When I got the scholarship to go to Outward Bound I was told I needed to bring 2 pairs of running/cross trainer shoes. We were warned that our shoes would definitely be getting wet.
For some reason I decided to tell someone that I wore Vivobarefoot shoes. I got told that I would need to take at least one pair of conventional cross trainers with me. Having just invested in a pair of Vivobarefoot Trail Freaks I decided to ignore that and took the Trail Freaks and my trusty Vivobarefoot Neos. I think they were expecting 5 fingers or maybe that I ran with no shoes. I’m not sure. No one noticed that I didn’t have conventional cross trainers until I pointed it out to one of my instructors. I get shin splints and achilles problems if I wear anything with heel rise and I was definitely not going back!
I had bought the Trail Freaks because I thought we might be running on the Queen Charlotte track. In the event most of our running was done on the road at Anakiwa. After PT our 3.2km morning run was always followed by a quick dip in the sea (total immersion – they had instructors in the water to make sure you went under completely). We had to wear our shoes because of the oyster shells on the beach.
I prepared to sacrifice my Vivobarefoot Neos for our morning run
I quickly decided that my Neos would be my morning running shoes and that I would save my precious Trail Freaks for drier activities and use them as my cross trainers. I used them rock climbing and on the high ropes and they did great. I have to admit that the cleats were a bit of a bother on the high wires. Probably not the footwear of choice, but my Neos were always wet and it was so very cold.
Oh no, I’ve lost weight off my feet – my shoes don’t fit anymore!
I went to Boot camp for 10 weeks before Outward Bound and lost so much weight that my feet went down half a size. Its not a place one anticipates having weight loss. Having just invested in the Trail Freaks I was a bit concerned as I couldn’t get the laces pulled tight enough. I found two solutions to this problem.
The first solution I figured out while still at home. I cut foam insoles for both pairs of shoes which meant that they fitted really snuggly. It was relatively dense foam from my old screen printing table. I fitted them in under the removable insole of the shoe. It also meant I had slightly more cushioning under my feet (a great asset when you get to my age).
When I got to Outward Bound my Neos got wet every day we were at Anakiwa. It was a mission to get them dry each day along with their insoles and the rubber cushioning. Not only that, because we had to be on the PT court before 6:20am (and there were penalties if we didn’t get there on time), I would have to get dressed, retrieve my shoes from the drying room, try to put them all back together and get them on. There just wasn’t the time to get the fit exactly right without any wrinkles as both insoles are a tight fit. In the end I just put the foam insole in and left the normal insole out. It still worked really well.
The second solution I came up with at Outward Bound. It was an extremely cold June, the coldest for many years, so my normal cotton running socks just didn’t do it for normal everyday activities when wearing my Trail Freaks. I took to wearing my woollen tramping socks instead. I used the normal insole and left the foam insole out. This worked really well both for size and for warmth.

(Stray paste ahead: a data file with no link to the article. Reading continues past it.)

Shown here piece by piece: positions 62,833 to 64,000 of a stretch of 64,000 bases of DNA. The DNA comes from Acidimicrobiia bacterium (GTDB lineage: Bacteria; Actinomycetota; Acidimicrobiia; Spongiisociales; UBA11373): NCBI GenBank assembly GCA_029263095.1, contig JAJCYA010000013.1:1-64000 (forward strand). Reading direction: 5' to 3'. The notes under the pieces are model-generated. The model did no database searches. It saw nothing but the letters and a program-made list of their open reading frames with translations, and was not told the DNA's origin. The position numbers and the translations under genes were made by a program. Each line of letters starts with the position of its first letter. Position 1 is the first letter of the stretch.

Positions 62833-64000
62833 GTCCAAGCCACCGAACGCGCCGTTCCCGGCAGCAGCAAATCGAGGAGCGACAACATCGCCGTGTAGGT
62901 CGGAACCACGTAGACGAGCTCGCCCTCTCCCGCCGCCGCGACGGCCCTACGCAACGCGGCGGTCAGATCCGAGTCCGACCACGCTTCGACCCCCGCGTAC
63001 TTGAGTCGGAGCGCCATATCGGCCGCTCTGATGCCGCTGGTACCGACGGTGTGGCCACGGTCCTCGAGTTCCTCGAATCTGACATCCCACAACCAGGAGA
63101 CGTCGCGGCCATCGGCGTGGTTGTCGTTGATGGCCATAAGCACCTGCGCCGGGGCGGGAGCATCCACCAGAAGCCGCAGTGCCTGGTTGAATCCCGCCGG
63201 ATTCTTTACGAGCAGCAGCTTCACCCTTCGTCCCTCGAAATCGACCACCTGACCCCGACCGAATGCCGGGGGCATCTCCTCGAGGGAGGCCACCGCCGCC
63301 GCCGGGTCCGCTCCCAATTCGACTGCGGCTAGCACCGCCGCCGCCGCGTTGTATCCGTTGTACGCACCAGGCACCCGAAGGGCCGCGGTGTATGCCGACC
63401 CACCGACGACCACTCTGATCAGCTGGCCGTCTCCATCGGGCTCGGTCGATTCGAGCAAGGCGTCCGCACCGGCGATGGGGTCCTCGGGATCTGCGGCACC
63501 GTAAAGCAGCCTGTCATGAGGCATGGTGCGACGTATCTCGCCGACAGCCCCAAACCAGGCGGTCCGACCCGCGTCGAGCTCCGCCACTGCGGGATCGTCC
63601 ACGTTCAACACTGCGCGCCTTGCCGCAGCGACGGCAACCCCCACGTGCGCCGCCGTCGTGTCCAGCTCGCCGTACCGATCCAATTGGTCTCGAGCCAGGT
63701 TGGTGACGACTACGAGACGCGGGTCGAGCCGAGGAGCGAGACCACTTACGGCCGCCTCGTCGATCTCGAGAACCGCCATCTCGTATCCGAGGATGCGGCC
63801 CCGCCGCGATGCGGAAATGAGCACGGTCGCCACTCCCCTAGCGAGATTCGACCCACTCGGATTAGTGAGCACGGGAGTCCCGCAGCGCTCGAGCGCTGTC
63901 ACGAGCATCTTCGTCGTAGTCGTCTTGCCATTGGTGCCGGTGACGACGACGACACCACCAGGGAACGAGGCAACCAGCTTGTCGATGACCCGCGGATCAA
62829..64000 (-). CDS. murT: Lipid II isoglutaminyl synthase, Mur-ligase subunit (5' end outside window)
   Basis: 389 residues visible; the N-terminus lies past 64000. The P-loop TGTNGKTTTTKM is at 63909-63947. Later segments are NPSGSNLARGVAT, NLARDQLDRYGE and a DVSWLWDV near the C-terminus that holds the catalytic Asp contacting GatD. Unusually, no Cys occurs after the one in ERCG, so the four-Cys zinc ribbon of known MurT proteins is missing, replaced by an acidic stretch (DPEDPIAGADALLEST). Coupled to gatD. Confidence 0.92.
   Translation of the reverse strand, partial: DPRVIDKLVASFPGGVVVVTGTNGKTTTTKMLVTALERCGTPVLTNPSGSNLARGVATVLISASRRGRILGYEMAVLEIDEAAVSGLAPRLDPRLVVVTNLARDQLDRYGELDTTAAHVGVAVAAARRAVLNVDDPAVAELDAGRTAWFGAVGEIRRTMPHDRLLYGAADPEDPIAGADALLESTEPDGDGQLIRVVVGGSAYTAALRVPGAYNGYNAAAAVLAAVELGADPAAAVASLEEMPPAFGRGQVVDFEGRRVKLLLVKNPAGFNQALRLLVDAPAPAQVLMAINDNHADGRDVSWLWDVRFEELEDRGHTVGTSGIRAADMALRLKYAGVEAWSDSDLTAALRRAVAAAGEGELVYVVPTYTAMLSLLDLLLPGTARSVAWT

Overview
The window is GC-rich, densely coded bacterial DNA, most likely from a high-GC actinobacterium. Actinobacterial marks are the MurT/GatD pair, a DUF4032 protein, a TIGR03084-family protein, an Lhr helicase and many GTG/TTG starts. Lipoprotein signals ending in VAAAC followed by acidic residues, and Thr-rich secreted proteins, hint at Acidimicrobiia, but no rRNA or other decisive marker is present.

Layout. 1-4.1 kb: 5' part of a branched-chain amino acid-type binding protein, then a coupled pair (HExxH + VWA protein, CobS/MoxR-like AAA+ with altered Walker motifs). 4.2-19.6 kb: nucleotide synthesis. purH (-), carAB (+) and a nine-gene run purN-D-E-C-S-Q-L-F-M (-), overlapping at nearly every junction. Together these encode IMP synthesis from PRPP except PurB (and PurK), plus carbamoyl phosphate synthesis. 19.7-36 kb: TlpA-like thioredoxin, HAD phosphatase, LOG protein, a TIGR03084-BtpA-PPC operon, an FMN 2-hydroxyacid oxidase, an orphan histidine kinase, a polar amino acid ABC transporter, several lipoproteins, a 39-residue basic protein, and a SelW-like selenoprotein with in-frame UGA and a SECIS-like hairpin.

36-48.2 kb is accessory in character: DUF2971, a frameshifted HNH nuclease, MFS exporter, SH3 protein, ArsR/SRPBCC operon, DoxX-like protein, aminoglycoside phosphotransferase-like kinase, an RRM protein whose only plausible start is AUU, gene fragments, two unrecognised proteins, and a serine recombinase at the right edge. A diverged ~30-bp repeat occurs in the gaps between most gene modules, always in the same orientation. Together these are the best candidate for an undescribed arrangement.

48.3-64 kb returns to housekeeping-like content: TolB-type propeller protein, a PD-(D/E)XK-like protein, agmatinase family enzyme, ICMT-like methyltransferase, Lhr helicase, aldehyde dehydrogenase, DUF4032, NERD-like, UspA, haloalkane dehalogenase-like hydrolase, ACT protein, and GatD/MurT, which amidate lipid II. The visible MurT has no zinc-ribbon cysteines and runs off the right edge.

A half marathon – me run a half marathon – surely you joke!
What no one had told me was that I would need to complete a half marathon on the last day at Outward Bound. I struggled enough with the 3.2km morning runs. At 65-years-old I was just learning to run. However, one thing I learned at Outward Bound is that “there is always more in you” and I surprised even myself.
There was roughly 3kms of running on the road, 5km on a bike track beside the road and 13kms on the Queen Charlotte Sound track. I had to make a decision about which shoes I wanted to wear. In the end my Neos were still wet from the evening before and it made the decision to wear my Trail Freaks the obvious choice. I wore them with their normal insole and with woollen tramping socks. It was an extremely cold day, quite frosty and very slippery on the road. I never overheated. They were great and very comfortable on the longest run I have ever done. I had no shin splints or archillies problems at all. Although I did end up walking the last 10km after falling over and re-grazing my already grazed knee.
Yes, I know, I forgot Eric Orton’s advice of stepping over logs. At that point I was just amazed that I had beaten about 8 of the teenagers. I counted as they overtook me at this point. I finished with a time of 3hr 23 mins and was very pleased with that. I was definitely not last over the finish line.
Vivobarefoot Neos survive the salt water
My poor sea-salted Neos stood up amazingly well to the rough treatment I asked of them. I am very impressed, as all I did each day was rinse them off, strip out the foam insoles and hang them in the drying room for the next day. I was lucky my line was almost directly under the heat pump so I normally had dry shoes for the morning. However, there were times we had to pack them wet for PT while on expedition. Not a nice experience putting on soaking wet running shoes.
So yes, Vivobarefoot shoes will survive the rigours of 21 days at Outward Bound and do you proud.
Thanks to Sole Mechanics in Takapuna offering vivobarefoot shoes online.